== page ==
Unemployment Rate At Ten-Year Low = Increased Competition For Employers

UnemploymentComp

Last Friday, the country was able to start their weekend with some good news from the Bureau of Labor Statistics. At 4.4%, the national unemployment rate had fallen to the lowest level seen in a decade!

After 79 straight months of job gains, this is a sign that the competition for talent will be stronger than ever before. “It’s the simple law of supply and demand,” says Glenn Bernstein, Chief Operating Officer of The Execu|Search Group’s Temporary division. “As employers add new jobs to the economy, the more difficult it will be to identify and attract high quality talent. With the stakes this high, companies will have to be innovative, competitive, flexible, and decisive when hiring.”

In other words, your company’s future success depends on your ability to adapt to today’s candidate-driven market.

So, where do you start?

Be flexible in your requirements:

When hiring, many organizations make the mistake of overlooking applicants who do not possess the specific experience and set of industry-specific skills they think are required of the position. However, this is not an efficient strategy in the face of a major candidate shortage, where an unfilled position can lead to lost profits and over-worked employees. Instead, keep an open mind about professionals who possess the personal attributes as well as transferable skills that will allow them to be successful in the role. By prioritizing a candidate’s potential, you will find that you are creating more loyal employees in the long run.

Make better, faster offers:

In today’s job market, you’ll often find your top candidate interviewing with multiple companies at once. This means taking too long to make an offer—or not giving the best offer up front—can lead you to miss out on a candidate who has a better experience elsewhere. To ensure these practices don’t negatively impact your ability to secure talent, extend salaries or pay rates that are competitive with market trends; reduce the number of interview rounds; make faster decisions; and ensure the title of the position reflects the candidate’s true worth.

Promote your company culture:

Having an attractive company identity has always been important to professionals, but today it can make or break a candidate’s decision to accept an offer. Give prospective hires a well-rounded view of what it is actually like to work for the organization by emphasizing how these elements contribute to the unique culture: opportunities for professional development; work-life balance; team collaboration; and access to leadership/management.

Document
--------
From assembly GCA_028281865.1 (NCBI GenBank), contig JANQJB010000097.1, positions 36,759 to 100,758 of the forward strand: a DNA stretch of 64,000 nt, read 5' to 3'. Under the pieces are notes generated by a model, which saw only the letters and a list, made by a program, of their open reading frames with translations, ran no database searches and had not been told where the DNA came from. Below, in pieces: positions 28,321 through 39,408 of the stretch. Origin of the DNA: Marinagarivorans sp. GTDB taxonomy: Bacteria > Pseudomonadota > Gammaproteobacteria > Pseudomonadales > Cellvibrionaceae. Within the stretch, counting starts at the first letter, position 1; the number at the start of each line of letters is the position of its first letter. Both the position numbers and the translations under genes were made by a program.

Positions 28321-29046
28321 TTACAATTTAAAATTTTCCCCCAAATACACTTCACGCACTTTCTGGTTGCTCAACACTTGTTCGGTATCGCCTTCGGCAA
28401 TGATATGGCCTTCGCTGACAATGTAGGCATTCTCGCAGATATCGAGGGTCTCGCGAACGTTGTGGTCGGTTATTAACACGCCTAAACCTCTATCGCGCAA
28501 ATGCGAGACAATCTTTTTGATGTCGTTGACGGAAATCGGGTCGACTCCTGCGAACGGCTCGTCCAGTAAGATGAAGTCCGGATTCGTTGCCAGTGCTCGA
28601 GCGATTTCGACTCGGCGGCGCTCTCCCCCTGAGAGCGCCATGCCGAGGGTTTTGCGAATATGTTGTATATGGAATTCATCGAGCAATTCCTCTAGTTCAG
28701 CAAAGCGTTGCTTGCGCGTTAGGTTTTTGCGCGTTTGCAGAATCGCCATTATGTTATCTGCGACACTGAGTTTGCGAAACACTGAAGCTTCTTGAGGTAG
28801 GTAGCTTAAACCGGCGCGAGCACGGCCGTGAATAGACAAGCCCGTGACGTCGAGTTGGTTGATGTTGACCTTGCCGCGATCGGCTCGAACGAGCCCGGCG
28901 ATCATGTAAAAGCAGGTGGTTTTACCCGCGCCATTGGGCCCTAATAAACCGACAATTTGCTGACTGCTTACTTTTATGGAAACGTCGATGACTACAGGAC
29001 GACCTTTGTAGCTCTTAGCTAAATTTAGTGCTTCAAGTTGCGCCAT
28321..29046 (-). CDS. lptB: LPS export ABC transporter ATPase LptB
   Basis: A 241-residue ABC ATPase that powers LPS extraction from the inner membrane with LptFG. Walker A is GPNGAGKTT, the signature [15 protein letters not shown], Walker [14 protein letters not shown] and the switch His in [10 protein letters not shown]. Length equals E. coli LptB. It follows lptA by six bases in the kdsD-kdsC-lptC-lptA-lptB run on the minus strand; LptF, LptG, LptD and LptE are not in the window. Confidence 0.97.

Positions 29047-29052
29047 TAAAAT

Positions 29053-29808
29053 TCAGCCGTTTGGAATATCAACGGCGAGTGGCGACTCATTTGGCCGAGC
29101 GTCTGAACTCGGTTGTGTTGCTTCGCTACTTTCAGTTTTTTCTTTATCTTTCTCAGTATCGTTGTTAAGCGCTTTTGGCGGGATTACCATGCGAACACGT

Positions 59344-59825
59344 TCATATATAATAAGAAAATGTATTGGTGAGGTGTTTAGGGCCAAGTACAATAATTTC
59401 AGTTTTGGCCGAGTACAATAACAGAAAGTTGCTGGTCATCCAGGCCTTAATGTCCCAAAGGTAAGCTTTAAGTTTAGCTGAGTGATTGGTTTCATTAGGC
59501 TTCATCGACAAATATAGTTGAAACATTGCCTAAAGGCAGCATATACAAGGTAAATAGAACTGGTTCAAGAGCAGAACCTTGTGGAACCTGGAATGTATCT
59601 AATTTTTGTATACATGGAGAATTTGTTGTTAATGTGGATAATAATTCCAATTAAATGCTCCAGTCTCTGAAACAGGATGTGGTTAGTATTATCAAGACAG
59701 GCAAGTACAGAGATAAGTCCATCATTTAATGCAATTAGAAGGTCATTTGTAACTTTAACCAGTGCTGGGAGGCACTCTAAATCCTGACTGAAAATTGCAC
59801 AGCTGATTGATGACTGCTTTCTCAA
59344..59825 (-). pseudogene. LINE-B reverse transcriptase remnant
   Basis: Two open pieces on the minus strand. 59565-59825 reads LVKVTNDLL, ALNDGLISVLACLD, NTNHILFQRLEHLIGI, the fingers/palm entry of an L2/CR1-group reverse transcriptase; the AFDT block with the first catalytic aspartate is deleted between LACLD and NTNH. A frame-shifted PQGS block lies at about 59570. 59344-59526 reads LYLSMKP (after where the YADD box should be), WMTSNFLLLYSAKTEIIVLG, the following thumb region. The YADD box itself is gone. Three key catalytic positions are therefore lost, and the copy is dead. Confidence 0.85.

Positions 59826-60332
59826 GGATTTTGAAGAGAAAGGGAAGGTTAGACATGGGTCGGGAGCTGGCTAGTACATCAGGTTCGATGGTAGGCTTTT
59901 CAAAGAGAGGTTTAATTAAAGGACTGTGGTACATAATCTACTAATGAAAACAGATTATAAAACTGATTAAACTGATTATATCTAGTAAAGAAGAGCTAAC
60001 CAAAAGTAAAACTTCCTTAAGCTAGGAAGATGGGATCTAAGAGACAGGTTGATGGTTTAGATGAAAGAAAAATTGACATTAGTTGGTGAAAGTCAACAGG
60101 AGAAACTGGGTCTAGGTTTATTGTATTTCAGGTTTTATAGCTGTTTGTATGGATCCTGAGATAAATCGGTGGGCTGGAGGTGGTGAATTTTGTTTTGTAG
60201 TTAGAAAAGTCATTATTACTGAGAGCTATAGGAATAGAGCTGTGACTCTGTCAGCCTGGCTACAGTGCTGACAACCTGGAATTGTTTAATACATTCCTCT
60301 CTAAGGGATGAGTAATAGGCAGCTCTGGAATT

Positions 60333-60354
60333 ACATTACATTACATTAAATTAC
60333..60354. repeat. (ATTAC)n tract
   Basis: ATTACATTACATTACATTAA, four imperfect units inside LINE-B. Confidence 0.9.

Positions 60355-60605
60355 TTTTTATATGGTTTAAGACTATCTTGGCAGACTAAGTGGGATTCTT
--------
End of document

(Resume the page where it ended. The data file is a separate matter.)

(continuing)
Understand the role:

To attract the most qualified candidates, it’s important to ensure all relevant parties have a full understanding of the role and what it entails. If the job description varies from person to person during the interview process, this can be a major red flag that there is no clear definition of the role. Without fully knowing what to expect, the candidate may fear that the job they originally applied to might turn out to be something completely different, and as a result, bow out of the process altogether.

Highlight the vision:

Similarly, all interviewers need to be able to speak to the company’s mission and how they envision the role or particular individual complementing it. Professionals in today’s market want to work for a purpose, so helping them understand how their unique skillset and contributions will fit into the big picture is a key—yet often overlooked—step in the interview process. To convey a united message about the vision of the role, all people involved in the interview process should debrief each other on: the business’ objectives and how they relate to the role; how this person would contribute to the company’s bottom line; the challenges the role will be addressing; and how the role will help the company make an impact.

Of course, this effort shouldn’t end once you successfully bring a top candidate on board! To keep your employees engaged with their work and happy to be a part of the organization, you need to prove you are invested in their success from day one. For strategies on how to do this, check out our eBook, Taking Control Of Turnover: 16 Tips For Building Loyalty & Motivation With New Hires.